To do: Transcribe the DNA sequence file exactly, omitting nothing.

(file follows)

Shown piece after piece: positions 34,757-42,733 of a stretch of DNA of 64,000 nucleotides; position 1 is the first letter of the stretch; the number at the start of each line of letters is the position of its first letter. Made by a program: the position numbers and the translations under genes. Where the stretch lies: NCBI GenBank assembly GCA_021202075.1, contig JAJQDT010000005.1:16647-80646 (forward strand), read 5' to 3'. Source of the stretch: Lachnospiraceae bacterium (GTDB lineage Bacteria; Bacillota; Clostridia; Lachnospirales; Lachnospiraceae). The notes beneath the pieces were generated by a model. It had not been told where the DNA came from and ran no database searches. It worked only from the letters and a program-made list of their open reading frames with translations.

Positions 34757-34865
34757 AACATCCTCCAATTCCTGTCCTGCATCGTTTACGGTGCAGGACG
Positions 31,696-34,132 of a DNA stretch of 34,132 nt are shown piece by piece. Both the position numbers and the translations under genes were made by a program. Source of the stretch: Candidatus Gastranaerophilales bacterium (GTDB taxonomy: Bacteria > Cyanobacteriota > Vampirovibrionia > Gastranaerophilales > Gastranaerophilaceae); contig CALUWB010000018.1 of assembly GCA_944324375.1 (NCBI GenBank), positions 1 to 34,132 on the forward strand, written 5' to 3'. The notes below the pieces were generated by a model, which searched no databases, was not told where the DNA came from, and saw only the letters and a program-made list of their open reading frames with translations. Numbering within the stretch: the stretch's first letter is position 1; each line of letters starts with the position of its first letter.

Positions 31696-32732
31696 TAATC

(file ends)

Shown piece after piece: positions 34,757-42,733 of a stretch of DNA of 64,000 nucleotides; position 1 is the first letter of the stretch; the number at the start of each line of letters is the position of its first letter. Made by a program: the position numbers and the translations under genes. Where the stretch lies: NCBI GenBank assembly GCA_021202075.1, contig JAJQDT010000005.1:16647-80646 (forward strand), read 5' to 3'. Source of the stretch: Lachnospiraceae bacterium (GTDB lineage Bacteria; Bacillota; Clostridia; Lachnospirales; Lachnospiraceae). The notes beneath the pieces were generated by a model. It had not been told where the DNA came from and ran no database searches. It worked only from the letters and a program-made list of their open reading frames with translations.

Positions 34757-34865
34757 AACATCCTCCAATTCCTGTCCTGCATCGTTTACGGTGCAGGACG
Positions 31,696-34,132 of a DNA stretch of 34,132 nt are shown piece by piece. Both the position numbers and the translations under genes were made by a program. Source of the stretch: Candidatus Gastranaerophilales bacterium (GTDB taxonomy: Bacteria > Cyanobacteriota > Vampirovibrionia > Gastranaerophilales > Gastranaerophilaceae); contig CALUWB010000018.1 of assembly GCA_944324375.1 (NCBI GenBank), positions 1 to 34,132 on the forward strand, written 5' to 3'. The notes below the pieces were generated by a model, which searched no databases, was not told where the DNA came from, and saw only the letters and a program-made list of their open reading frames with translations. Numbering within the stretch: the stretch's first letter is position 1; each line of letters starts with the position of its first letter.

Positions 31696-32732
31696 TAATC